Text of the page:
7. So long story short I've got a 2016 300RR. Generally speaking I like the bike. I've had a few gripes with it, mostly initial setup stuff that can be resolved pretty easily. The thing I like the most is the linear power delivery and torque. It just doesn't compare to any other 300 two stroke I've ever ridden. Every time I try a buddies ktm / husky 300 I get off the bike thinking "man what a turd, its got no guts down low". Meanwhile the 300Rr feels like a four stroke in the torque, then its linear power all the way through. Some of thats the power valve setting sure but ether way the engines are just delicious in my opinion. Anyway, two things I don't like. The factory valving (primarily in the forks). I've done a lot to improve the feel of the forks short of actually revalving them, what I've done has helped a great deal but the bottom line is the factory valving is pretty crappy unless you ride nice smooth dirt trails. The northeast rocks just emphasize the initial harshness of the valving. Yea I get it, get the suspension revalved, any bike is going to need it if your serious enough about riding. But the The second thing, and if you've seen my thread on the issue recently, is that it seems the clutch is strait up less adequate than other manufacturers. Specifically the problem I have is that the engagement range is short compared to say a husky (2016 TE 300 specifically). When the bike is warmed up I only get an engagement range equal to about half of the total lever pull, and that half is the second half. Making my total range of engagement short which makes slipping the clutch just the right amount in technical stuff hard. I'm surprised that I haven't heard anyone else commenting about this, thats why it seemed like it was unique to me, however after a lot of investigation it seems that thats just how this clutch is. Maybe its more noticeable for me because of the type of riding I do, I need really fine clutch control. Anyway without getting into all the specifics of that and my diagnoses and subsequent prognoses, I'm thinking about trading up to a different bike. I've done a lot to this one to make it mine and I generally like everything about it, and if it wasn't for this clutch issue I'd be fine with tuning up the suspension and making it work even better for me. My question is, is the 2018 model any different? Have they addressed the valving at all on the suspension? They always say "updated suspension" then give some vague description that basically says "better performance!" but what does that actually mean. Also they've said that they've updated the clutch in the 2018 model and even stated that it provides "more progression in clutch feel" I wonder if this is specifically in relation to my personal findings with my clutch? So has anyone been on a 2018?
  8. Owned a 2013 WR450 worst clutch I've ever pulled.
  9. Lmao so get rid of several features that make it 'enduro' and it'll be close to the same weight as other 'enduros'. Face it bro, they're motocross bikes. Heavy and old technology. Who the fuck wants a cable clutch? It's 2017.
  10. Look man, the Japanese manufacturers literally don't make an enduro dirtbike. All they make are motocross bikes. Just because people are racing (successfully or not) doesn't change that fact. When Yamaha or any of the other Japanese bikes come with a 6 speed wide ratio transmission, lights and a hydrolics clutch let me know. Until then they only make motocross bikes. And the WRs having lights don't count, they weigh like 275 pounds lmao.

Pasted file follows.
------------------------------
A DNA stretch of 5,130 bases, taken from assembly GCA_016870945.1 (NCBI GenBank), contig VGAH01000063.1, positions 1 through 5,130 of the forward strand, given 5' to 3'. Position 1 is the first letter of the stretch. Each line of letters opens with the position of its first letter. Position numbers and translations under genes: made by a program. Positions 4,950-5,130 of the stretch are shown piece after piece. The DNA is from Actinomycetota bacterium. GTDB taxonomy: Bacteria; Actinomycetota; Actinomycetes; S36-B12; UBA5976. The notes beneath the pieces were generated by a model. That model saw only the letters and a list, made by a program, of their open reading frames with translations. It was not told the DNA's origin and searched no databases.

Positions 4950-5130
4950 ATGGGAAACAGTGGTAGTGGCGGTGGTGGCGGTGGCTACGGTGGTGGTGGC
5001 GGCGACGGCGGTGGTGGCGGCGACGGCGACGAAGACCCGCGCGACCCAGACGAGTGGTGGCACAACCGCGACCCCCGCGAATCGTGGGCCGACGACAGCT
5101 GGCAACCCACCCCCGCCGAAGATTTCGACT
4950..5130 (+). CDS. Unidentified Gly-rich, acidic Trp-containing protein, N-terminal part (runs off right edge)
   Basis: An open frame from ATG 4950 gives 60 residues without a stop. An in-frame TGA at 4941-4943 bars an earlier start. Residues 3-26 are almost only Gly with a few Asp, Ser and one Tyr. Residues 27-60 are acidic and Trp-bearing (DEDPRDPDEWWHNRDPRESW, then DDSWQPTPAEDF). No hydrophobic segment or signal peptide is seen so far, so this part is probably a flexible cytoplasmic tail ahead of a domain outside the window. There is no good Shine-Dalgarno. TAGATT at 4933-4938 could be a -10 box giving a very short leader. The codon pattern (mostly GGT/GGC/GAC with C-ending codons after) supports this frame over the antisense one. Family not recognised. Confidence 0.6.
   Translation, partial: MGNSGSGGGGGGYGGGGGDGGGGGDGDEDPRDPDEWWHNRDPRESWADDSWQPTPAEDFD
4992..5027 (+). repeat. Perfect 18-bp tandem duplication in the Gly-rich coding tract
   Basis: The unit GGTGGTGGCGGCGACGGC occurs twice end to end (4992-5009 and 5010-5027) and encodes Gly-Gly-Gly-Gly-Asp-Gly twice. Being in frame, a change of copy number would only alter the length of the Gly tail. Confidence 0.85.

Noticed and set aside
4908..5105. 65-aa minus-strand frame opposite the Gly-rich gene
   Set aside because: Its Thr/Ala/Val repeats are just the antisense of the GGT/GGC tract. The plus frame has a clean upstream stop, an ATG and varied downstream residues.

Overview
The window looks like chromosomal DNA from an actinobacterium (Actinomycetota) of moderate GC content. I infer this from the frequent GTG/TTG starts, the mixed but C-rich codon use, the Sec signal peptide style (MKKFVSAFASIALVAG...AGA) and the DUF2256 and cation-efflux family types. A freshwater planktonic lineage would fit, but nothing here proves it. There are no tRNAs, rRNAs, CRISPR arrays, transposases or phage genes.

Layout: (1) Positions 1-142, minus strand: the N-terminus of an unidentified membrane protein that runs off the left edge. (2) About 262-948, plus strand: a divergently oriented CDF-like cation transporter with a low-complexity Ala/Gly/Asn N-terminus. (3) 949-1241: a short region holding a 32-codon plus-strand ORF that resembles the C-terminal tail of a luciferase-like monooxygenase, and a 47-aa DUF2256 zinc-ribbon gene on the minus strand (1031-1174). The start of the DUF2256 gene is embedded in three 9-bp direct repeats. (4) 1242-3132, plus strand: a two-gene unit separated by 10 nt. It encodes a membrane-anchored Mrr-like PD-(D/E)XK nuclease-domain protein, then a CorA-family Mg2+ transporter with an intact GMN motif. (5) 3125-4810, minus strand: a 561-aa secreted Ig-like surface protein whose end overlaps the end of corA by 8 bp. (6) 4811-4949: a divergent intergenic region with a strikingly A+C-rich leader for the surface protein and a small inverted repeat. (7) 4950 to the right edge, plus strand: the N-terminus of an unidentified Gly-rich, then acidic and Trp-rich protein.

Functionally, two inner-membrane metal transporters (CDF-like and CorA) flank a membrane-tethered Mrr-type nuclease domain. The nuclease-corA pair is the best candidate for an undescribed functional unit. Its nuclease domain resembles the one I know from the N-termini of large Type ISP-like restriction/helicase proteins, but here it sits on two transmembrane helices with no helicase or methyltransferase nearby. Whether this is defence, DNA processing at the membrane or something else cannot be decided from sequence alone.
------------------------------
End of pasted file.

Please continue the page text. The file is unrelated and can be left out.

11. I'm not talking about pro racing. I'm talking about you buying a bike off the showroom room floor and riding Enduro style riding. Amount of people that race them in Enduro races is of no relevance.
  12. Other than the fact that they're both two strokes, they're not really comparable bikes. Ones a motocross bike the other is an enduro bike. If your a track guy, or otherwise motocross guy the yz would be the pick. For just about everything else I'd definitely go with a Beta. Edit: On that note, I used to be a Yamaha guy, about 15 years of it. I never rode motocross or tracks, always woods / enduro stuff. After going to the Beta 300RR I'll never go back. In fact I'd never go back to any Japanese bike. I'd buy a KTM, Husky, Sherco, TM etc before I bought another Japanese bike, they're just not made for the woods. They amazing track bikes no doubt, SSS suspension is easily the best off the showroom floor without a doubt. However when it comes to the woods, the Japanese don't currently make a bike that is any good for it. I could list all the reasons why but I'd be here all day.
  13. Trouble is I swapped back to the stock master cylinder already thinking I was having an issue. Same results. I've had good success reverse bleeding master cylinders, popping off the slave and pushing the slave cylinder in with my finger to push the fluid up that way.
  14. Finally had time to pull the whole pack out. Everything correct according to the manual. All plates in the right place etc. I measured every single fiber as well and they all measured 2.95mm. I pulled and inspected the push rod etc and everything looked fine. Barring having measurements to check against for push rod length etc hard to say if anything was out of spec. As far as assembly anyway everything looked correct. Totally lost now might just have to take it to a shop and ask if they have any ideas or something.
  15. This is what kills me about when people say Beta is the every day riders bike while KTM etc are more geared for racing. Yea from the factory they may need a little tuning to be race ready, namely suspension valving. But what bike doesn't require that for serious racing?